The quote you got from your 'local expert' does not sound outrageous to me. When you mentioned that the builder is wanting to close up walls VERY soon this throws up huge red flags for an automation consultant, especially when a lighting system is involved, because this implies the electrical is already completed.

Since the lighting is already wired, you will need to run much more wire for the lighting control system and add substantial parts which make it even more expensive. In a normal installation for new construction all the lighting loads are a home run (fed straight from the mechanical room) where a lighting enclosure (usually more than one) will house the modules that do the physical switching and dimming. You will also have a lighting processor close to that panel where all the keypads will terminate.

Since you have the wiring already in place you turn a straight forward centralized system into a more complicated star type infrastructure. You now need to use either WPM (wall power module that controls 6 loads per device) or smart switches (such as the Lutron Maestro) to control every load that you want on the system. To make the most reliable system, and the only option I would present you since it is new construction, you will need to run a wire to a central mechanical room from every lighting device. In addition to these you will have to add lighting keypads to initiate the scenes that you mentioned. These keypads also have to be wired back to the main closet. It is possible to daisy chain maestros in a loop (8 max), keypads in a loop (about 26 max depends on the number of LEDS), and WPM's (16 max).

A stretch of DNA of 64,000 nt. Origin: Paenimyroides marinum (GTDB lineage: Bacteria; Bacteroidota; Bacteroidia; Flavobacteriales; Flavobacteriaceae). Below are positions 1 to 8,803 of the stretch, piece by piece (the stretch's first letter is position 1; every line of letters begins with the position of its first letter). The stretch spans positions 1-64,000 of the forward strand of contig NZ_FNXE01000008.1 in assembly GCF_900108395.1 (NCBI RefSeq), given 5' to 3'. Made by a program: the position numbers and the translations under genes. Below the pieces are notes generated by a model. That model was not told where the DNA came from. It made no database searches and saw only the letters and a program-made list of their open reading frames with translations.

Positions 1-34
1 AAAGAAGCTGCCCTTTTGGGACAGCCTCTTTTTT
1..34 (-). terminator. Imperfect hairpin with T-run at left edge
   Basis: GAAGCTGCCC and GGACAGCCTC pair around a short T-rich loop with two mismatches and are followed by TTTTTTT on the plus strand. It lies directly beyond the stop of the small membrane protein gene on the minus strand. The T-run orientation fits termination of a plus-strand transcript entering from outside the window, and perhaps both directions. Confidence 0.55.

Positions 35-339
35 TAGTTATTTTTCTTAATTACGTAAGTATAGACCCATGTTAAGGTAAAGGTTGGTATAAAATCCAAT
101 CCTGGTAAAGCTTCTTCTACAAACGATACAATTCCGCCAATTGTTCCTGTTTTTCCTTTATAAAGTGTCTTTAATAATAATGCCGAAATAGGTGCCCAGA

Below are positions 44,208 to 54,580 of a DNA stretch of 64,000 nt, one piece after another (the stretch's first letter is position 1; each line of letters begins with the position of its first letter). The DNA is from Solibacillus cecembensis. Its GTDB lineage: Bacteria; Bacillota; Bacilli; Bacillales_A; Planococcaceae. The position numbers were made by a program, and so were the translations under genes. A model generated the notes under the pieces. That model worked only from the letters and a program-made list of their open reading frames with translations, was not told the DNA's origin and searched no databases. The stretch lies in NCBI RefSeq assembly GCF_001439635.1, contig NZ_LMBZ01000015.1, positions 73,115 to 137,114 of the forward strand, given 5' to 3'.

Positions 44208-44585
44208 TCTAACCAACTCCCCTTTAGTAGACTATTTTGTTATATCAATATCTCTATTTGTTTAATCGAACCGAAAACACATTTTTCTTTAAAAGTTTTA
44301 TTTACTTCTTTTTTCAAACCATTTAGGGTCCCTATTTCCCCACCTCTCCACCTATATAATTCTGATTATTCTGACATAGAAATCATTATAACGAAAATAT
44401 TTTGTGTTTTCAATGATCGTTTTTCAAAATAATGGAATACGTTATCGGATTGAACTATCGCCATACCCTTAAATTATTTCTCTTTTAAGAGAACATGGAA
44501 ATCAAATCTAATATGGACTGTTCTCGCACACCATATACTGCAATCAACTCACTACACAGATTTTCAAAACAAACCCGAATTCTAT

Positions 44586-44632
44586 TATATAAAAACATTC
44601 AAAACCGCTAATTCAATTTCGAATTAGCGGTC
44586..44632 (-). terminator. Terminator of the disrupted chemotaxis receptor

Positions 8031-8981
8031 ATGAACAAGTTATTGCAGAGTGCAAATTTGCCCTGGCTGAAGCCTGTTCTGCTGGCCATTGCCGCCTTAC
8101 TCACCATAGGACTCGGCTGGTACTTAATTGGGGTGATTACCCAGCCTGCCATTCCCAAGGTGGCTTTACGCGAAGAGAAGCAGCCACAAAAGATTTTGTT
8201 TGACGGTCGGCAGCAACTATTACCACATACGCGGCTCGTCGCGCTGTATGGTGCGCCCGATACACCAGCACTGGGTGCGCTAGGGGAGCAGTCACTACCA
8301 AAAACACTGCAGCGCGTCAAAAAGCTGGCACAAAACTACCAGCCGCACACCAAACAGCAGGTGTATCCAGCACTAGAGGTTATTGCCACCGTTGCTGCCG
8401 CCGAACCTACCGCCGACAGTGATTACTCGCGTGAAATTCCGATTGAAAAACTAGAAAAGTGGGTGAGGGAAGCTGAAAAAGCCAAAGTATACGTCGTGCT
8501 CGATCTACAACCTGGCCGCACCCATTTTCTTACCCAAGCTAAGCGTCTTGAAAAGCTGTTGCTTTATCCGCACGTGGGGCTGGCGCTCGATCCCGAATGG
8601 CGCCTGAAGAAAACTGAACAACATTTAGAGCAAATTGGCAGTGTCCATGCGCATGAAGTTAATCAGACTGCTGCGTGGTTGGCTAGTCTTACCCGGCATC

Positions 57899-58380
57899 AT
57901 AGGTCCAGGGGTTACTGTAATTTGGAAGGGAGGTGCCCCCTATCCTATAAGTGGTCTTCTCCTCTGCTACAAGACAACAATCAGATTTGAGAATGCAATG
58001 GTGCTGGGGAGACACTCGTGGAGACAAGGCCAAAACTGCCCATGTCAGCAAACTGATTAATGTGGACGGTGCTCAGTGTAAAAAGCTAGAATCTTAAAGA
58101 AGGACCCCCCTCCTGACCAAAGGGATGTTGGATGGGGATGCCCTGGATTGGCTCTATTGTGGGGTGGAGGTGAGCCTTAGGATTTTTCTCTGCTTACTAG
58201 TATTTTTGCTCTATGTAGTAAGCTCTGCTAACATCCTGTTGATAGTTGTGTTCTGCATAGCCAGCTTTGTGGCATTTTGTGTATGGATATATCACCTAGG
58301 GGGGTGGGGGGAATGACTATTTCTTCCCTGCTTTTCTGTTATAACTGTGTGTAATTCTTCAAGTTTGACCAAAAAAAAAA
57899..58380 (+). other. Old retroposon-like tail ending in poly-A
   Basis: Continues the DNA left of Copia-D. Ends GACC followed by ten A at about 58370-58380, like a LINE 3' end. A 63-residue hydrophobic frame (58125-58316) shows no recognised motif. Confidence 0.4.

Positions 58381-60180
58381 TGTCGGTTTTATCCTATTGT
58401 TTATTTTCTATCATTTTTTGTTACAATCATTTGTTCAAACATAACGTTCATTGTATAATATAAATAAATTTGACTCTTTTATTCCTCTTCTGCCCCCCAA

The system will take a while to wire and even longer to program after the rest of the house is finished, but you will not regret it one bit. All the information regarding lighting systems was in reference to Lutron Homeworks as that is what I am assuming was spec'd in the bid. The lighting system will not run off of cat5 if it is the Lutron, as homeworks has higher requirements for the interconnect.

Cat5 can be used to prewire for distributed audio/video, security, computer networks, phones (including the option for a PBX type phone system in the future).


My advice is to spend the money to at least wire the house for cable, phone, data, and at least some for distributed A/V. It is monumentally less expensive to run the wire now than to try and retro it after the walls are closed up. You do not need to install the entire system at this time, but please at least wire for it.



I hope I have answered some questions, or at least given you some information to mull over. I install and program full high end home automation systems professionally, and it is how I earn my living. If you have any other specific questions please feel free to PM me.

-Pete
 
  #4  
Old 08-31-05, 08:59 AM
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Yep, you can't run too much cat5 wire........

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Last edited by majakdragon; 08-31-05 at 06:23 PM.
  #5  
Old 09-04-05, 07:46 PM
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Location: CA
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As far as home automation, you would fall in the "early adopter" category. This stuff is out there, but not in widespread use. I would want to know if the system you are looking at has all the bugs worked out. Can your designer refer you to any actual completed jobs? Or is he just putting this together out of catalogs. There have been some horror stories. Who would be the contractor installing the automation? Is it someone with a lot of experience doing this?

Installing a lot of cat 5 is certainly a good idea, because certainly computer networks and the like are a thing of TODAY, and it give you options down the line. Some A/V cabling also gives you lots of options later.